After creating my first post ever on Odesk.com, I received forty-one applications. Through the interview process, while gathering a list of different quotes, I realized that the cost to bring my idea to life could range from eight thousand to fourteen thousand dollars. Once again, I was a at a fork in the road. Fourteen thousand dollars was equivalent to my entire savings from the previous years work, and I was doubtful as to whether such an investment would be prudent. So, once again, I tabled the idea.
Days later, while perusing the web, I came upon a video named Trader-Made $41 Million Profit in 3 Years Option Trading. The star of the video was a women named Karen who, as the title alludes to, makes a significant amount of money in a short period of time. Sure it was cool that Karen had succeeded, but the real point of inspiration that I gained from the video was how Karen began her journey and, specifically, the process of learning that she underwent to ultimately succeed as she did.
The shining moment in the Youtube video is when Karen explains that a friend approached her to join a stock-trading class. The cost of the class was twenty-one thousand dollars. At first, Karen thought that such an investment was insane and that she was throwing away her hard earned cash. She reports that her life savings amounted to roughly one hundred thousand dollars. Clearly, twenty percent of a person's lifetime savings is nothing to scoff at. Furthermore, for many of us, we are taught throughout our lives to go to school in order to get a job so that you can rise up the corporate latter, while saving money along the way, with the hopes of gaining financial freedom at the end of the rainbow. This paradigm of thinking thus inhibits many people from taking chances like Karen's friend asked Karen to do. Yet, through deliberation and coaxing from her friend, Karen ultimatum joined the class, spent the money, and went on to make millions.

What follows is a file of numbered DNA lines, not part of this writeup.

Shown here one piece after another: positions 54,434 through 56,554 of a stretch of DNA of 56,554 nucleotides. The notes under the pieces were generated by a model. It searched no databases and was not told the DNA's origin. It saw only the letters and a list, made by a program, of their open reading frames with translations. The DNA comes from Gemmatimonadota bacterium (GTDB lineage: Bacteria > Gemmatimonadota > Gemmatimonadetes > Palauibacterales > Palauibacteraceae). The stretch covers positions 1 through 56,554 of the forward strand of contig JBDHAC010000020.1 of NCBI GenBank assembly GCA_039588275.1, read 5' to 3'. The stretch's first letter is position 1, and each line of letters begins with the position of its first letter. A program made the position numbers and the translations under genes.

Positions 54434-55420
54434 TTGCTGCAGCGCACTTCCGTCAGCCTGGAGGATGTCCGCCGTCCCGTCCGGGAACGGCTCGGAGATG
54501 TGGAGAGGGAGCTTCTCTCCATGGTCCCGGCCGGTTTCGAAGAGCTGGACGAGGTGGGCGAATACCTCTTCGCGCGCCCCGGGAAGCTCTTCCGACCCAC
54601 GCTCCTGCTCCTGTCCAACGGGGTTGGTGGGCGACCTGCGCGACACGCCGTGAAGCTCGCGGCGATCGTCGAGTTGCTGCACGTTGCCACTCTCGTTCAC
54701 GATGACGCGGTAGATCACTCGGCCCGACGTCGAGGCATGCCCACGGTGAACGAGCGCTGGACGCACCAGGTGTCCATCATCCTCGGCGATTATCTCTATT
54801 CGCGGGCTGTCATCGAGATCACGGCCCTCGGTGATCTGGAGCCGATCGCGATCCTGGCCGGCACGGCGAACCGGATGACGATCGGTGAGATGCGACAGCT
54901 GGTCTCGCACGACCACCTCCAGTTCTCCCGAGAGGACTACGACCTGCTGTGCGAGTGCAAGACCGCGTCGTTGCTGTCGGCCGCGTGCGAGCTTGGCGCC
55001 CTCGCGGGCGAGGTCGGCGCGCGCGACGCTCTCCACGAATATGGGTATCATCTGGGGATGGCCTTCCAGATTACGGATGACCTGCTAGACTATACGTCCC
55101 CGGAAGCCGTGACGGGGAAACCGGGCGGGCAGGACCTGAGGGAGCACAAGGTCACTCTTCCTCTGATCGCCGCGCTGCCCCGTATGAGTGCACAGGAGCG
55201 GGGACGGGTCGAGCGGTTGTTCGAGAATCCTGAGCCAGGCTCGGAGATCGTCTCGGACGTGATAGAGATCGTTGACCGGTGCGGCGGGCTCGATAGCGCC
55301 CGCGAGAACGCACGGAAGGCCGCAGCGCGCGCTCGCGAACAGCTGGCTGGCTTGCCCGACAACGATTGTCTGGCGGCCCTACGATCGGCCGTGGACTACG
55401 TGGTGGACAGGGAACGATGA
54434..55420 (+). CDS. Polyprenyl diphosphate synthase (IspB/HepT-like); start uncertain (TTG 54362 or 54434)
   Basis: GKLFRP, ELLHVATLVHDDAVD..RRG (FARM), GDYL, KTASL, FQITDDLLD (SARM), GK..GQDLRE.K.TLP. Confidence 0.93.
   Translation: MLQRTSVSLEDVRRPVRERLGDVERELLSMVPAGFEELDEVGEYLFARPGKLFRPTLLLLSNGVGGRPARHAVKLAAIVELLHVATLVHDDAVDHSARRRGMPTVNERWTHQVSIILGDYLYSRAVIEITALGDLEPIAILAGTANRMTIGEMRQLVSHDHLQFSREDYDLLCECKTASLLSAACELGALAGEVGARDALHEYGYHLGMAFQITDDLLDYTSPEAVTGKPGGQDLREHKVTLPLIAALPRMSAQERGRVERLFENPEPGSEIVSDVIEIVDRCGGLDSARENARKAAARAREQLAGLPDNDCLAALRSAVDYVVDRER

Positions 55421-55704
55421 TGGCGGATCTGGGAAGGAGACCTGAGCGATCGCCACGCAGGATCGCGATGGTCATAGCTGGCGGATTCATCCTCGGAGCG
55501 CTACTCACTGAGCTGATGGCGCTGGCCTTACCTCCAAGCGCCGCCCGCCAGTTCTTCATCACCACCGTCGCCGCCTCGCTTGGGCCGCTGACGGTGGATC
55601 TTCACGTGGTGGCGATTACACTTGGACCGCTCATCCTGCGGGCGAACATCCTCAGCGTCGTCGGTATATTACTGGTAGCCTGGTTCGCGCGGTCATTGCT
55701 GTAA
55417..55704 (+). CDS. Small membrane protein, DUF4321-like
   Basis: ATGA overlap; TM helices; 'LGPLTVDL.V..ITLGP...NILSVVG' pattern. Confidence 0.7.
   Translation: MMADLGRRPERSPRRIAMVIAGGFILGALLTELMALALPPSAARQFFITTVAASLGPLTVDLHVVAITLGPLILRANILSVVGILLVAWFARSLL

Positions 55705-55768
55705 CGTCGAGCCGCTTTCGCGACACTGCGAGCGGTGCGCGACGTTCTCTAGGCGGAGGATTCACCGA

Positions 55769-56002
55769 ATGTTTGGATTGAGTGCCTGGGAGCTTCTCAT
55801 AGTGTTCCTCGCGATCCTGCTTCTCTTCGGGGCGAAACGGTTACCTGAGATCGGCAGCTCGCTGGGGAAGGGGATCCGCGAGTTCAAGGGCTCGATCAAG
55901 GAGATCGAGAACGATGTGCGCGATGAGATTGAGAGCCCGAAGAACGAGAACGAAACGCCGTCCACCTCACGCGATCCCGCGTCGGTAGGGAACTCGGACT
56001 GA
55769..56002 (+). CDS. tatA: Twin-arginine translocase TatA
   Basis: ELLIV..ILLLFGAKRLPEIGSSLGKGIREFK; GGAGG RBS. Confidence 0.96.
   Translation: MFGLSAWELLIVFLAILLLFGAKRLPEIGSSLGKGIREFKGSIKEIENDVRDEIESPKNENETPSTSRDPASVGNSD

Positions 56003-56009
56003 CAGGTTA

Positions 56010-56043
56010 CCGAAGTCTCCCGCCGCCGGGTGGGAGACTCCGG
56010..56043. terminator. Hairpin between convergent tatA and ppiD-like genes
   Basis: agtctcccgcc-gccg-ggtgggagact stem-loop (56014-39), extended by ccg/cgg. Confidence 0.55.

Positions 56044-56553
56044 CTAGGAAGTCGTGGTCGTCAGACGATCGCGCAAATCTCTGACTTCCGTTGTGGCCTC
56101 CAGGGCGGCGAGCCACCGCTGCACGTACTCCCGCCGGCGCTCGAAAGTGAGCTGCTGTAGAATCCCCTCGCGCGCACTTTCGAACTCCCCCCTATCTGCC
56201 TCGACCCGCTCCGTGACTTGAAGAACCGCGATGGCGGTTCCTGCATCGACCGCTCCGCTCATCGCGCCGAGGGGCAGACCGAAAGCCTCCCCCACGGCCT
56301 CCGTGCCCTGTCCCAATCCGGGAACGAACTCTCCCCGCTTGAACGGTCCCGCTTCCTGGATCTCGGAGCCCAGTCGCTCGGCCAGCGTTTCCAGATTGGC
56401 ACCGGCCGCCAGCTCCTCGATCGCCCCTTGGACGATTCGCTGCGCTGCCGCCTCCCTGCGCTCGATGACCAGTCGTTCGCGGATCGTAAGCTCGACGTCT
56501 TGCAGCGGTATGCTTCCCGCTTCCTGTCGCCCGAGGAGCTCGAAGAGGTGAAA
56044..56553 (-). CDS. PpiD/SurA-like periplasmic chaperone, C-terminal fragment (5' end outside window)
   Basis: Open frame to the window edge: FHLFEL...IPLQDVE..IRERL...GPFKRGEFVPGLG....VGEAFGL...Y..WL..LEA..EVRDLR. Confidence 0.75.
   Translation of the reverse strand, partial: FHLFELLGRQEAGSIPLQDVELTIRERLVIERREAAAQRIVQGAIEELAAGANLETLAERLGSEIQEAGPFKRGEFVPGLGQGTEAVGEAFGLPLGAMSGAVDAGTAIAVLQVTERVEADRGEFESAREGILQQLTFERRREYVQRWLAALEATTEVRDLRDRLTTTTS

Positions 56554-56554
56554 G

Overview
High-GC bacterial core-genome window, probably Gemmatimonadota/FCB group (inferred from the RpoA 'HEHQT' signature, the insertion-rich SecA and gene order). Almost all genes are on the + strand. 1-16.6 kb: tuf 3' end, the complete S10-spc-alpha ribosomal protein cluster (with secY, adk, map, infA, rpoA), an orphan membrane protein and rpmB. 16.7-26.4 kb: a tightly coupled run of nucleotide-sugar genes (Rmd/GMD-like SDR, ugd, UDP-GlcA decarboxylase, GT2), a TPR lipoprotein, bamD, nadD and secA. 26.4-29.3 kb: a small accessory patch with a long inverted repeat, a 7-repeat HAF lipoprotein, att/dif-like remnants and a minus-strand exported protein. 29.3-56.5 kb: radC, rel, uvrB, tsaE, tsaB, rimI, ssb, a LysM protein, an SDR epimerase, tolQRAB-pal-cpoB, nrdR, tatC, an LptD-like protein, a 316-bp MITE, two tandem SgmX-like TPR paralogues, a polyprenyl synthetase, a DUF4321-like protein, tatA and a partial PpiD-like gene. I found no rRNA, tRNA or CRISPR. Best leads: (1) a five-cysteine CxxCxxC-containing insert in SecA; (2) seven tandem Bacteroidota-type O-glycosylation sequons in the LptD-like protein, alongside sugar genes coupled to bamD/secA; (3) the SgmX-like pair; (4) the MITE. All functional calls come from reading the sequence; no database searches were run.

Now, am I saying that you should join an expensive business class in the hopes of making millions? No! The take away here is that Karen spent the money, which forced her to dedicate herself to the trade in a way that she never would have if she did not make such an investment. Karen took a leap of faith. In fact, Karen clearly articulates that if she did not spend the twenty one thousand, then she would not have underwent the intense journey of self-teaching that made her so successful. The investment itself held her accountable to completing her journey into stock trading. For, if she failed, it would come at a costly financial blow. Thus, the investment was not only in the class, but in her commitment to the ideal of learning something new. Ultimately, the teachings of the class inspired Karen to take on more knowledge and to commit more time and energy to perfecting her craft. In effect, she broke away from the paradigm of working for others and ventured into the foreign land of self-employment.
So, I realized that I also needed to be willing to put some stake in the game if I was going to really invest my time and energy into my idea. In other words, like Karen, I needed to take a leap of faith to begin something new. I needed to cast aside my fear of failing or losing something and wander into the unknown world of app development with the hope that I would find my way. A great quote from the movie Three Kings comes to mind. George Clooney, as Archie Gates, explains -The way it works is, you do the thing you're scared shitless of, and you get the courage AFTER you do it, not before you do it.- Likewise, I too needed to make the leap of faith and do what I was scared of doing. So, I hired my first developer. What happened next was amazing. [end of part 1]
Check out the next part of the story soon: Have an App Idea? Start a business: How I did it under a month (PART 2)
This post was edited by reedaaronben at July 27, 2014 8:49 PM EDT